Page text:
Issue 7
Monday, 22 May 2017
Charles Darwin University
Dr Akhilesh Surjan urges proactive policy to prevent uncontrolled spirals. Photo: Julianne Osborne
Dr Akhilesh Surjan urges proactive policy to prevent uncontrolled spirals. Photo: Julianne Osborne

Urban infill a ‘looming disaster’ in Asia-Pacific

By Andrew Hall

Charles Darwin University humanitarian, emergency and disaster management expert Associate Professor Akhilesh Surjan will address concerns surrounding increasing urbanisation in the Asia-Pacific region at a conference in India this week.

Dr Surjan will present a paper titled “Cities at Risk: Increase Resilience, Proliferate Happiness” at the 19th Architects Regional Council Asia (ARCASIA) Forum in Jaipur.

“Architects have a major role to play in creating a safer built habitat in our region, as well as globally,” he said.

“My presentation is quite specific to the Asia-Pacific because, on a global scale, this region is the most prone to natural disasters.”

By 2018, half of the region’s population will be urban, which is estimated to grow close to two-thirds (64 per cent) by 2050 according to United Nations (UN) estimates.

“For at least a third of the urban population, however, access to minimum housing in a safe neighbourhood, clean water and sanitation, health care, transport and access to energy is still a dream,” Dr Surjan said.

More than two billion people in the region live in urban areas already, with an estimated one billion to be added by 2040. Nine of the 15 countries in the world with the highest exposure and risk are in Asia and the Pacific, according to the World Risk Report.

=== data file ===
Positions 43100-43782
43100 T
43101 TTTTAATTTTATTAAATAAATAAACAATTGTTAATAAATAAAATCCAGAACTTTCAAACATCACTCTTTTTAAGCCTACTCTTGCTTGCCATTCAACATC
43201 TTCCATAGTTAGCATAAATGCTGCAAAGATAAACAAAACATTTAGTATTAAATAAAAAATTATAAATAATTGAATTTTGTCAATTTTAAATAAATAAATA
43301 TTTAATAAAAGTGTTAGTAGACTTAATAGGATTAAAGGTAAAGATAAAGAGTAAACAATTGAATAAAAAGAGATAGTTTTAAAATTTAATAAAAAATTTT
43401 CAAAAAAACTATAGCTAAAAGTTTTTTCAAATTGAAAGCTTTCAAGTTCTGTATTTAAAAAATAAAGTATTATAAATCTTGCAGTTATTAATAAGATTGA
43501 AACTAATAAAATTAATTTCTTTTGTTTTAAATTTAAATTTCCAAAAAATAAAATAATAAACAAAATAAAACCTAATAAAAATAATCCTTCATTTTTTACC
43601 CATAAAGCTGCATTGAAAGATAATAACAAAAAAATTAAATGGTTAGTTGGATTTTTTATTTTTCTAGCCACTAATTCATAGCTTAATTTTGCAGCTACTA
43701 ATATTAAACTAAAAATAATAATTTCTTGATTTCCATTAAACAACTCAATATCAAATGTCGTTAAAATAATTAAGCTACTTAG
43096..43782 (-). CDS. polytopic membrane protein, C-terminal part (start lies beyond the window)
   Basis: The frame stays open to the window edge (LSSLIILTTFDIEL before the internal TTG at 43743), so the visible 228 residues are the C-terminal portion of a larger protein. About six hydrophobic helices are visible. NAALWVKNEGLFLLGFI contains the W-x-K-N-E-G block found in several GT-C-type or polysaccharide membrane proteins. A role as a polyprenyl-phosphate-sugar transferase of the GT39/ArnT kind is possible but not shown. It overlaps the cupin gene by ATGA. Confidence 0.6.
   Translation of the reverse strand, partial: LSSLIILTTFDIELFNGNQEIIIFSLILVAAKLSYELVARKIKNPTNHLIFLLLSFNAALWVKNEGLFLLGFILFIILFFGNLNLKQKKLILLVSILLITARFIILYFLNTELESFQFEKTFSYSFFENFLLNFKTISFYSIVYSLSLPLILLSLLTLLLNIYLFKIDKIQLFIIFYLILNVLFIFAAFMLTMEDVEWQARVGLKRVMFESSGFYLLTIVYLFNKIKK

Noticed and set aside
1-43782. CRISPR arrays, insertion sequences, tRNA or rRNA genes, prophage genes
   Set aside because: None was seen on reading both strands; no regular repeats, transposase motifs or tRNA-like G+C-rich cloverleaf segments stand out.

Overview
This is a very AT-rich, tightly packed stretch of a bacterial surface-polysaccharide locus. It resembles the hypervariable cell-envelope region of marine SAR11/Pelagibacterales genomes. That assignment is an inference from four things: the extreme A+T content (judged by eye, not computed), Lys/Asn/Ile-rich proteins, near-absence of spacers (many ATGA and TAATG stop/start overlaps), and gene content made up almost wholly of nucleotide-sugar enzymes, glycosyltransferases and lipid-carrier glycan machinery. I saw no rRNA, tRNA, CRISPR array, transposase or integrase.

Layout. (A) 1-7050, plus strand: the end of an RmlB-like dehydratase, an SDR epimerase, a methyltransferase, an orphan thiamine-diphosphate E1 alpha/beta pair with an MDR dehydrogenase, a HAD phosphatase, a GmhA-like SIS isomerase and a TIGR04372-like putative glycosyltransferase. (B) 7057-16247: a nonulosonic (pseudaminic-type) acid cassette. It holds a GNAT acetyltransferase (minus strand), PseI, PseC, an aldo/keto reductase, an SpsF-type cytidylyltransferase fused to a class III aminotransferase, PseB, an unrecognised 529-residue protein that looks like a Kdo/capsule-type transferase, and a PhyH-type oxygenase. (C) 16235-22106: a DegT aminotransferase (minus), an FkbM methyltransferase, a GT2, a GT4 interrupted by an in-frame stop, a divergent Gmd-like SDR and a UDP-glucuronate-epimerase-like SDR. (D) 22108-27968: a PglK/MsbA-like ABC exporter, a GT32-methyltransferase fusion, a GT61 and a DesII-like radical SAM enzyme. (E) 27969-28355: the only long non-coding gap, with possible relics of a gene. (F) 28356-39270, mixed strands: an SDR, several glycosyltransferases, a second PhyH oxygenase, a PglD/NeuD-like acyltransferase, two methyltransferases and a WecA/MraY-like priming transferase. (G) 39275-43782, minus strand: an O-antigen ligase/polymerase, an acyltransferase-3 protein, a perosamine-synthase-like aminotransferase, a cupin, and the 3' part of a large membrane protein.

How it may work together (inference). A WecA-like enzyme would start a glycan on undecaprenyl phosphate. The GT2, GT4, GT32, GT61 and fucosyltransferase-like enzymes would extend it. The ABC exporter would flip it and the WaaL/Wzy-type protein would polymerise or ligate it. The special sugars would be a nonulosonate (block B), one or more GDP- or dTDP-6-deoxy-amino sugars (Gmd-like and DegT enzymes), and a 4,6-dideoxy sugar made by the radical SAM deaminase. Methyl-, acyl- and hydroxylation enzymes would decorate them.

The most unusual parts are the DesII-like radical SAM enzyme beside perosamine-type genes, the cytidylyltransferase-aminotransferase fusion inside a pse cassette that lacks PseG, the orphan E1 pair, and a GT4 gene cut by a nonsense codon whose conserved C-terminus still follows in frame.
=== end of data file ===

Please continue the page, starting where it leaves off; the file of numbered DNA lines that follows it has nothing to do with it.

The UN Asia-Pacific Disaster Report 2015 states that, in the decade up to publication, a person living in the region was twice as likely to be affected by disaster as a person living in Africa, almost six times as likely as someone living in Latin America and the Caribbean, and 30 times more likely than someone living in North America or Europe.

Dr Surjan’s presentation will encourage architects to take leadership in reducing risk to cities through embedding disaster and climate-sensitive principles in design, construction materials and building technology.

“The best way to address disaster scenarios is to create a built habitat that is resilient to the multi-hazard risk factors in any given place,” he said.

“Former Secretary-General of the United Nations Ban Ki-moon reminded us in 2015 that for every dollar invested in preparedness, $7 are saved in response and recovery, and in some places that ratio is even higher.

“So it makes very strong sense, business and policy-wise, for governments to invest in preparedness, prevention and pre-disaster activities.”